Red Riding 1983 Review: Where Angels Fear To Tread

March 19, 2009 by  
Filed under - Home, Reviews

RED RIDING: 1983, Thursday 19th March, Channel 4, 9.00pm Alert me

“To the north, where we do what we want.�

West Yorkshire: a hellish hole filled with cops that chug out more crap than the monstrous cooling towers that blot the skyline, preferring to protect their own selfish interests over those of the people.

Young Hazel Atkins has recently gone missing, with her disappearance bearing similarities to the murder of Clare Kemplay, previously investigated in Red Riding: 1974. Kemplay was found in the foundations of John Dawson’s (Sean Bean) development with 4LUV hacked into her chest and swans wings sown to her back. The angelic image of innocence is twisted up and spat out in this grim tale of abuse and sexual assault.

Scruffy solicitor John Piggott (Mark Addy) speaks to Michael Myshkin (Daniel Mays), a man clearly suffering from learning disabilities, who was originally charged with the murder of Kemplay and three others. By probing a little deeper, Piggott discovers that Myshkin’s confession and guilty plea may have been obtained under duress by police and his solicitor. In a crushing paradox, Pigott’s protection of the innocent leads to some harrowing discoveries a little too close to home.

To say that the police are not painted in a great light in this series, you may as well refer to Hitler as “a bit of a lad”.  1983 focuses on police corruption with graphic scenes of full on torture – this is not the programme to watch if you have a weak gag reflex, or intend to get a peaceful night’s sleep.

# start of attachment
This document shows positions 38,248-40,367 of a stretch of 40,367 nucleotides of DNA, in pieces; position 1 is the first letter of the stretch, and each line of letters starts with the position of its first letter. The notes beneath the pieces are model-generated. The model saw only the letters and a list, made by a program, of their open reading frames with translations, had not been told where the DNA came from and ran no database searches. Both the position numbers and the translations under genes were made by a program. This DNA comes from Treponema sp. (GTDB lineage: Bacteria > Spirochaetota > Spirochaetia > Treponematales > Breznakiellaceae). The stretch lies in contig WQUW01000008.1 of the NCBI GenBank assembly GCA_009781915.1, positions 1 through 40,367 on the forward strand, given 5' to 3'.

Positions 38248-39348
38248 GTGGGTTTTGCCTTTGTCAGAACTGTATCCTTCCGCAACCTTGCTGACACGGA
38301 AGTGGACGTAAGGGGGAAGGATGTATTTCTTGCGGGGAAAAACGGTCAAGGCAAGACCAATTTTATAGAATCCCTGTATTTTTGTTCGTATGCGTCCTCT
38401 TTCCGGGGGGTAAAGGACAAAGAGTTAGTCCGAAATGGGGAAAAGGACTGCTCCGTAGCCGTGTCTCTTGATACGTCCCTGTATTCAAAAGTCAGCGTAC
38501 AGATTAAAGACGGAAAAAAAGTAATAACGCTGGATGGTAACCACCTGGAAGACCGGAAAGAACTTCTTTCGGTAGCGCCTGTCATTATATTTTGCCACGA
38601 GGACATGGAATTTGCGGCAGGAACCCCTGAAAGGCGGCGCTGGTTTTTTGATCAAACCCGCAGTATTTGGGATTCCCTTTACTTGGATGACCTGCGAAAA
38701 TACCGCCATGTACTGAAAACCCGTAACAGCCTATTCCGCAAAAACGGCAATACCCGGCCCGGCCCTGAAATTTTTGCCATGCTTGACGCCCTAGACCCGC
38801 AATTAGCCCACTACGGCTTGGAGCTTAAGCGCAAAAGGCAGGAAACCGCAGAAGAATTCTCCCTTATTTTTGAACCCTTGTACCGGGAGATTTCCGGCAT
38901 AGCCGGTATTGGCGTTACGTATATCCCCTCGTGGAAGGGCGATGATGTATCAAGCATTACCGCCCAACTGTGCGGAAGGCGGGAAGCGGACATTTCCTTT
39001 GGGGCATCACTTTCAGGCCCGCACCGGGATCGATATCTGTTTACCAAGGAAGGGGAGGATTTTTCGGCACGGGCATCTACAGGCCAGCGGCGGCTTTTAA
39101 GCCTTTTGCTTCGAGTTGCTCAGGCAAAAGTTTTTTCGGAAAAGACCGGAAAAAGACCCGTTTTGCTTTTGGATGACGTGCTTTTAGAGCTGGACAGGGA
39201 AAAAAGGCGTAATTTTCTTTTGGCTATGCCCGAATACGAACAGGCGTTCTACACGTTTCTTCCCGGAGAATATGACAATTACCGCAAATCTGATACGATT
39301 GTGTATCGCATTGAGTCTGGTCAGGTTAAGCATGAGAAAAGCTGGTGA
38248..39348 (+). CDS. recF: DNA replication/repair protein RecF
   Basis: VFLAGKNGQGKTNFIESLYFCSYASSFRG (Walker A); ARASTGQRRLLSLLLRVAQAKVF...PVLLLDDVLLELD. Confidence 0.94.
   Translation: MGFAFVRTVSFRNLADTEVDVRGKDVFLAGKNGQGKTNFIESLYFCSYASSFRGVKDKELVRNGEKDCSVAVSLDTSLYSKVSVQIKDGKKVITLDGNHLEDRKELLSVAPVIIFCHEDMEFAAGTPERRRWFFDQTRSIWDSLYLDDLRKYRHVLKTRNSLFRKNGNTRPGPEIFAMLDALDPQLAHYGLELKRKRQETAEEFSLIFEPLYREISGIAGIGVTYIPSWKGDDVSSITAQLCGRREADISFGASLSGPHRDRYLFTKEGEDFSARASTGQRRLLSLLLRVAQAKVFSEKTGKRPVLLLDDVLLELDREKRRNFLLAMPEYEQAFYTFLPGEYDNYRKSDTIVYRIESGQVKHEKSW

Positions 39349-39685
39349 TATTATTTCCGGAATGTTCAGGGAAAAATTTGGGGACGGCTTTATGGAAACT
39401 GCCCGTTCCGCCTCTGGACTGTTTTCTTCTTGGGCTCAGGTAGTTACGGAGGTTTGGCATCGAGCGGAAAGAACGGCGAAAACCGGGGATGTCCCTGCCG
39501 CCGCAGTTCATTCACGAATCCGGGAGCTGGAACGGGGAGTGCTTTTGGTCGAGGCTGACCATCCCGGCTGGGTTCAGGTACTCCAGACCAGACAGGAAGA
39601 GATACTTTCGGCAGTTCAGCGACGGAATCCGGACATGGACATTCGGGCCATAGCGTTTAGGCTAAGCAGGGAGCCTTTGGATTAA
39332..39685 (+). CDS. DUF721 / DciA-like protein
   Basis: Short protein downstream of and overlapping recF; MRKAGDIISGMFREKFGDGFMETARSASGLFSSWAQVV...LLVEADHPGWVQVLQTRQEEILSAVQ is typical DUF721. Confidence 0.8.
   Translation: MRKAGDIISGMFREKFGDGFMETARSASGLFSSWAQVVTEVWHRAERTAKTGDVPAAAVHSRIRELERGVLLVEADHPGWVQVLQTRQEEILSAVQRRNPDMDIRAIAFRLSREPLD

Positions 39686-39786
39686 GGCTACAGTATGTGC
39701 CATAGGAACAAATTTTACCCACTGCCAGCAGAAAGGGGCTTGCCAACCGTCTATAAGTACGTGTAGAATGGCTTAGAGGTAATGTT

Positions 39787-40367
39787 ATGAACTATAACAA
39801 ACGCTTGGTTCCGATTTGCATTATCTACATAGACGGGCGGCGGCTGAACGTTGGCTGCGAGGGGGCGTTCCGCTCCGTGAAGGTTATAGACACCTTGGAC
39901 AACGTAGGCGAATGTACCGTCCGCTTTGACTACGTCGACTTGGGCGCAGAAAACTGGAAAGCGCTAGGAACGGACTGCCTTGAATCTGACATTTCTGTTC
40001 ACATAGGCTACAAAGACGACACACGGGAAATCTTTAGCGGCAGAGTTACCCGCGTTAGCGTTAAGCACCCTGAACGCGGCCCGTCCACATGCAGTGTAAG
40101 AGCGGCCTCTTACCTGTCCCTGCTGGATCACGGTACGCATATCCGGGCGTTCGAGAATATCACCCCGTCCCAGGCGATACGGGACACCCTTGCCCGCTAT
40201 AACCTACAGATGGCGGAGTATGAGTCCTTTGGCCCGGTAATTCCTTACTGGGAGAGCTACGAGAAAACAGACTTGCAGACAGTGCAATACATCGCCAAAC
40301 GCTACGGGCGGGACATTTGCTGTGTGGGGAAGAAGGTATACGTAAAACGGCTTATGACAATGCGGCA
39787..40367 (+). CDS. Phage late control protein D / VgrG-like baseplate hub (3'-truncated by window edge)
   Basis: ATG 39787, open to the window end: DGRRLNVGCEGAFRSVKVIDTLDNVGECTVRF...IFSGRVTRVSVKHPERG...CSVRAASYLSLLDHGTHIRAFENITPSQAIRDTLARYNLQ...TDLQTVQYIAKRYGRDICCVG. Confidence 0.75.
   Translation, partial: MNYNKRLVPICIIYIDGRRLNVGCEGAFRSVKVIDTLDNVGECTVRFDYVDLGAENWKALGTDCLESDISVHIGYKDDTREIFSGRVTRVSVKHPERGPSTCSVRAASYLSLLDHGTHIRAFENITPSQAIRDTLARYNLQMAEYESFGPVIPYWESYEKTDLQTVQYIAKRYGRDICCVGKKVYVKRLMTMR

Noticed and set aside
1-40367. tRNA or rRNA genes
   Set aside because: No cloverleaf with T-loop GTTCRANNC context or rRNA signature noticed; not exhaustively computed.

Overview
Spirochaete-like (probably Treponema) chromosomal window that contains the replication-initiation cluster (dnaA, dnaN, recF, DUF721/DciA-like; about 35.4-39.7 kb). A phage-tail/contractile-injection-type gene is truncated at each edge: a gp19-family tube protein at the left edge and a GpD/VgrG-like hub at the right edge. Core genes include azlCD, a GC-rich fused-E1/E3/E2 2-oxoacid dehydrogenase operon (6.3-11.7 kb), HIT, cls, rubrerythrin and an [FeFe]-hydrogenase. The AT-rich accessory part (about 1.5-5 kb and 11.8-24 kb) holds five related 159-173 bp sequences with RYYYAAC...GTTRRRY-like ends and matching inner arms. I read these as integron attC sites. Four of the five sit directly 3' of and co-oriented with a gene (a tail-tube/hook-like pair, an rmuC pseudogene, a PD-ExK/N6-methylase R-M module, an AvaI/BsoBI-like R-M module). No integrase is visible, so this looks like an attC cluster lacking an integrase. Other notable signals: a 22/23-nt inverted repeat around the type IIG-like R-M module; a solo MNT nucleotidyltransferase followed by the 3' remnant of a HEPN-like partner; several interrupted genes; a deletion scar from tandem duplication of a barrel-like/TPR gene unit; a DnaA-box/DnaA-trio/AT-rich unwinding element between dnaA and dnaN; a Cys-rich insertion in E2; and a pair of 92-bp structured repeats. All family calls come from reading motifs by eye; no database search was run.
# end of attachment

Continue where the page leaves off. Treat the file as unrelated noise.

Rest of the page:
The brutality is metered out with an abundance of darkly comic realism. Leonard’s girlfriend Tessa visits Piggott and starts poking around his flat. When she looks inside a jar he says, “Don’t snort that will you?�

“What is it?� She replies.

Piggott deadpans, “Me Mam.�

The casting throughout the Red Riding series has been exceptional and this episode is no different. Daniel Mays does a great job of playing the challenging role of Michael Myshkin, although he does get a touch of the Gollums at times (his crazed grin slathered with spit, I was just praying he didn’t say “precious”)  .

Anand Tucker’s direction is mesmerising, employing spoken word and animal imagery to give the piece an anti-storybook feel, as the wounds suffered by the young female victims will be impossible to heal with a nursery rhyme.

The final gripping scenes (featuring the eerie swing blowing in the wind aptly embodying Piggott’s emotions; a man on the edge, possessed with an uncharacteristically determined last bid for justice) are something that  will stay for me for a long time.

If only all television was this faultless.

Sally McIlhone